According to the affidavit from Roderick’s father, pressure to fire Ms. Miller came from John Ullrich.  He complied, he said, because Mr. Ullrich was his son’s case worker, and he was afraid.
He met Mr. Ullrich and Roderick at the state boat launch on Willoughby.  He said Mr. Ullrich handed him a piece of paper and a pen and told him: “This is what I want you to write.”  Allegedly, both father and son signed the letter firing Ms. Miller.
Contacted last Thursday night, Mr. Ullrich referred questions about the case to Ms. Aiken.
According to the father’s affidavit, Roderick at some point also called and fired Ms. Miller over the phone after being threatened with being sent back to the trailer at Roy Mountain that he complained was unsanitary.
Presently, Roderick is living in a care provider’s home in Newport Center.  He and his father can meet every other week, but only in a public place, like a restaurant, and only in the presence of a Safe Choices day worker.  To be without his son weighs heavy on him.
“These people don’t understand what I’ve been through, just to take him away.  Why don’t they just rip out our hearts and bury them in the front yard?” he said.
He has hired Ms. Miller back to represent his son, and hopefully bring him home.
“I’m 61 years old,” he said.  “I celebrated my sixty-first birthday without him.  I’ll have to celebrate Thanksgiving without him, and probably Christmas, too.  And we’ve been together 34 years.”
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Safe Choices 8 – Editorial: Some light in the closet

copyright the Chronicle November 26, 2008
Last week, in one of a series of articles this newspaper has published about the Safe Choices program, Paul Lefebvre wrote of a lawyer’s struggles to maintain contact with her client.

Brain damaged in a childhood accident, the client was confined in a remote trailer under conditions that, as described by his father, are worse than those in our state prisons.
The lawyer charges that, in defiance of a judge’s order that her client be given access to his attorney, state employees and agents refused to let her speak to him until he could be coerced into signing a statement that he no longer desired her services.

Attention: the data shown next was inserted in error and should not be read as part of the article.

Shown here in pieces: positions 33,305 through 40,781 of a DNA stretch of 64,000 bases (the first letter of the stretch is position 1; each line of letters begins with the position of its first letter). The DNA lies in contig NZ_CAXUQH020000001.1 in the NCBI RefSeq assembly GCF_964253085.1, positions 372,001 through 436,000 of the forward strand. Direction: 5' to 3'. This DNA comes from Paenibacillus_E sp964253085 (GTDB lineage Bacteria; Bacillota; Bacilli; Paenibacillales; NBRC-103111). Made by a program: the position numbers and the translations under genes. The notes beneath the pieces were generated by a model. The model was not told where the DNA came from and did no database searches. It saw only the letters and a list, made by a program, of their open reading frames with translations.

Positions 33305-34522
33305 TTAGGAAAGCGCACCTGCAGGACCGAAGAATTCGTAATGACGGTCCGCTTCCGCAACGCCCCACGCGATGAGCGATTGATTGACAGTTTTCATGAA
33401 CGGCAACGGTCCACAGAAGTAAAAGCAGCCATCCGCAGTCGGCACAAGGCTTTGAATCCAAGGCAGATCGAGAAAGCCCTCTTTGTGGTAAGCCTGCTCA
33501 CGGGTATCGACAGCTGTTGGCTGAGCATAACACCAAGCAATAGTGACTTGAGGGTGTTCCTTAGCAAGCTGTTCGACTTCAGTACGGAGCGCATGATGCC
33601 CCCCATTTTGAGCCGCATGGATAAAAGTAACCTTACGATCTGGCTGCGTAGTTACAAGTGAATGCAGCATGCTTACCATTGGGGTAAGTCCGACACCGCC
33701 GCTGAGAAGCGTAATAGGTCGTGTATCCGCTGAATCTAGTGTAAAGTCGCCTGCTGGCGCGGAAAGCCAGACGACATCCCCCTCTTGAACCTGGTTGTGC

Those charges have yet to be proven.  The complaint is to be the subject of a hearing in Caledonia Family Court.
On November 10, an attorney representing the state commissioner of Disabilities, Aging and Independent Living filed a motion asking that the hearing be closed to the public, and the attendant records be put under seal.
On November 19, Judge Howard VanBenthuysen issued the following handwritten entry denying that motion:
“Court proceedings are presumptively public in Vermont.  Neither the participants nor the public would be served by draping these proceedings with the cloak of secrecy.”
That entry comes as a breath of fresh air in a pretty dark closet.  Again and again we have been told we are snooping into matters that are nobody’s business.  The state and its agents who run the Safe Choices program, we are assured, are doing their very best for a small group of men with two very large strikes against them:
They suffer a mental disability, and they have been charged with, or suspected of, sexual offenses.
We undertook our series on Safe Choices because of troubling reports that these men have not been well treated; that their rights have not been respected.
The windows into the lives of these men are small, and inclined to slam shut when anyone approaches.
In trying to peer though these windows, we rely on a couple of principles:  that Americans cannot be denied their constitutional rights without a court hearing; and that they are entitled to have such hearings conducted in the full light of public scrutiny.
Judge VanBenthuysen’s ruling, only a few simple words in his own hand, is a vital confirmation of those principles. — C.B.